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Pair Everything, To a Point

Pair programming is one of the agile practices that has most polarized people on both sides of the fence: sitting two people down at the same screen and keyboard to develop a piece of code. Having experienced this practice over 25 years ago and finding it to be extremely productive, I'm in favor of it being applied more than it is now. In fact, I would advocate pairing up (or more) for almost any practice we apply in the process of building our products.

For those that don't see the value in pair programming, the argument centers around the obvious doubling of cost of resources to develop the same component of the product: how could this doubling of cost be recovered in terms of productivity or quality? In many cases, this doubling of cost is more than recovered when we take into account all the dimensions of value we are gaining.

For difficult challenges, adding a second set of eyes can provide the different perspective required to arrive at a more elegant solution. Pairing up essentially provides instantaneous and ongoing peer review, which is acknowledged as one of the most valuable techniques we can apply to improve product quality. Working together to solve a problem improves the relationship between team members, increases common understanding, and reduces risk of deep issues cropping up later in the lifecycle. If the pair working together are the producer and consumer of that artifact, we eliminate the notion of 'throwing it over the wall', and the corresponding high risk of having it thrown back when it doesn't serve its purpose - and the diminished relationship that results.

Teaming up is not a panacea, it is another tool we can wield to solve a problem, a different way of allocating resources that generates different results, and can more effectively solve some of the challenges on your project. When there is a particularly difficult challenge, or a particularly critical component to be developed, or simply an opportunity to teach or share information among the team, getting the right people together to solve the problem can provide enormous value. Be reasonable, though: don't dogmatically assign the same two people to work together all the time, or even assume that everything has to be done in pairs. As a family it makes sense to agree on where we are headed on our vacation, but it only takes one of us to take out the trash.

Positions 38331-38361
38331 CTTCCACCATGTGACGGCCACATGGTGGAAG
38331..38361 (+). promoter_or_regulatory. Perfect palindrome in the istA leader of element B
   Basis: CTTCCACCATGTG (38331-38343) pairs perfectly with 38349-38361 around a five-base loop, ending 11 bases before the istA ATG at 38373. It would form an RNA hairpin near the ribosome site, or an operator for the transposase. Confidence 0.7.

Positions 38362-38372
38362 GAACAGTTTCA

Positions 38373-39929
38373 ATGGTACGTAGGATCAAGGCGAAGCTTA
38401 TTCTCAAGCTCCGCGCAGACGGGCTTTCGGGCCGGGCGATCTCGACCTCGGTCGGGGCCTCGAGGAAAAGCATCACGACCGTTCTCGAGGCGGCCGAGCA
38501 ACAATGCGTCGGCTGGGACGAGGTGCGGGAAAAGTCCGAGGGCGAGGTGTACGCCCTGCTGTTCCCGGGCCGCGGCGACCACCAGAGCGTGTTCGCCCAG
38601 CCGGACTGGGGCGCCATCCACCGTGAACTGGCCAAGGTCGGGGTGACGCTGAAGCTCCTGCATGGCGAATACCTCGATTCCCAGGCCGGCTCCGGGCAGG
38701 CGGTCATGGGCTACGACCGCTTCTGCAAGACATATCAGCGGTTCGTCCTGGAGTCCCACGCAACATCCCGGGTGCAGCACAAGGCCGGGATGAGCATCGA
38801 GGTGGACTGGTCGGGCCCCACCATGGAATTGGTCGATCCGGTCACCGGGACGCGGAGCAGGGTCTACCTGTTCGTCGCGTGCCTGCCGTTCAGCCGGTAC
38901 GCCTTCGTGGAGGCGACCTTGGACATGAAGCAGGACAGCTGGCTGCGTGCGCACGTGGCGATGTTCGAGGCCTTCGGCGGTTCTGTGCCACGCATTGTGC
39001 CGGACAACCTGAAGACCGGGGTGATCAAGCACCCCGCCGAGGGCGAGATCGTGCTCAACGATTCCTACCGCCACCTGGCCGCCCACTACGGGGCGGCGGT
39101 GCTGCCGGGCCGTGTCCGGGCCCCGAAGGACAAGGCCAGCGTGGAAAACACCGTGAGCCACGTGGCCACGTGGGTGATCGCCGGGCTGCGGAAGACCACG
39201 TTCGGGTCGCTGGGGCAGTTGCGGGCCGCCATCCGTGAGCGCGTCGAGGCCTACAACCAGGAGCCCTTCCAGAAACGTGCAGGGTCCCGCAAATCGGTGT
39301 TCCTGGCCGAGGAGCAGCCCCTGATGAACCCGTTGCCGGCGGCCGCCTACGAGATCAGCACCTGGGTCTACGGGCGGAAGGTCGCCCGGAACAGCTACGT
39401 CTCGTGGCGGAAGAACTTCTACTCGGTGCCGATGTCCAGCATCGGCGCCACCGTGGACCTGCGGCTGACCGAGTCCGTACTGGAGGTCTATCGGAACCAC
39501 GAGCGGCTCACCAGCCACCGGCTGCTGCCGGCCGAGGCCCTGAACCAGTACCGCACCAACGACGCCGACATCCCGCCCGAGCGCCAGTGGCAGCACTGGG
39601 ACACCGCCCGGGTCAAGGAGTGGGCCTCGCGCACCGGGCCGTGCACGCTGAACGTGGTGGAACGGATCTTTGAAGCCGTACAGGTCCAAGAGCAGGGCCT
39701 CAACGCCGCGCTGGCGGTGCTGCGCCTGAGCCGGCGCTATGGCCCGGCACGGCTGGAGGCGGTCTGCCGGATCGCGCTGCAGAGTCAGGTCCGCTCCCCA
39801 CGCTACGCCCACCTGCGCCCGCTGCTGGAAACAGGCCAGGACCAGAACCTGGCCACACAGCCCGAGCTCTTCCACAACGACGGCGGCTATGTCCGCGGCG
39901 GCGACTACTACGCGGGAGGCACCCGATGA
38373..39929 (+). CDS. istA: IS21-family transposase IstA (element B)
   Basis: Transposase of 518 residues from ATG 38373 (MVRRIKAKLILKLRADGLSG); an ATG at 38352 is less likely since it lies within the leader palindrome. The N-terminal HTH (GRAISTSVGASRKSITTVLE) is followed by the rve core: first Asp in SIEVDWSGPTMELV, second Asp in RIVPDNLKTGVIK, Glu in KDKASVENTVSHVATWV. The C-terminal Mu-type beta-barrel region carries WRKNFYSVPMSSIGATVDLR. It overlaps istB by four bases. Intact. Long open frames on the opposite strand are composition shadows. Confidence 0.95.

All of these arguments for collaborating as we develop a piece of our product (or we make critical decisions), extend beyond the development of code into anything else we produce. Indeed, my experience with other product artifacts provides more examples of the value of getting together to solve problems.

It can be easy as an individual to complete a template for any piece of information, such as a vision statement. I have found, though, that when different people on the team complete that vision statement independently, there will be significant differences in the results. Far better to get the different stakeholders together to build a shared understanding, to appreciate each others' perspectives, and develop a solution that meets everyone's needs right up front.

Indeed, I would suggest that the industry as a whole needs to move more towards collaborative development at all levels, rather than dividing up the problem, each person building their part, then finding that most of the parts don't fit together when integration starts. If we were to sum up the costs of all these collisions, including the cost of repair and the cost to the relationships, pairing up to get a solution that works the first time for everyone makes way too much sense.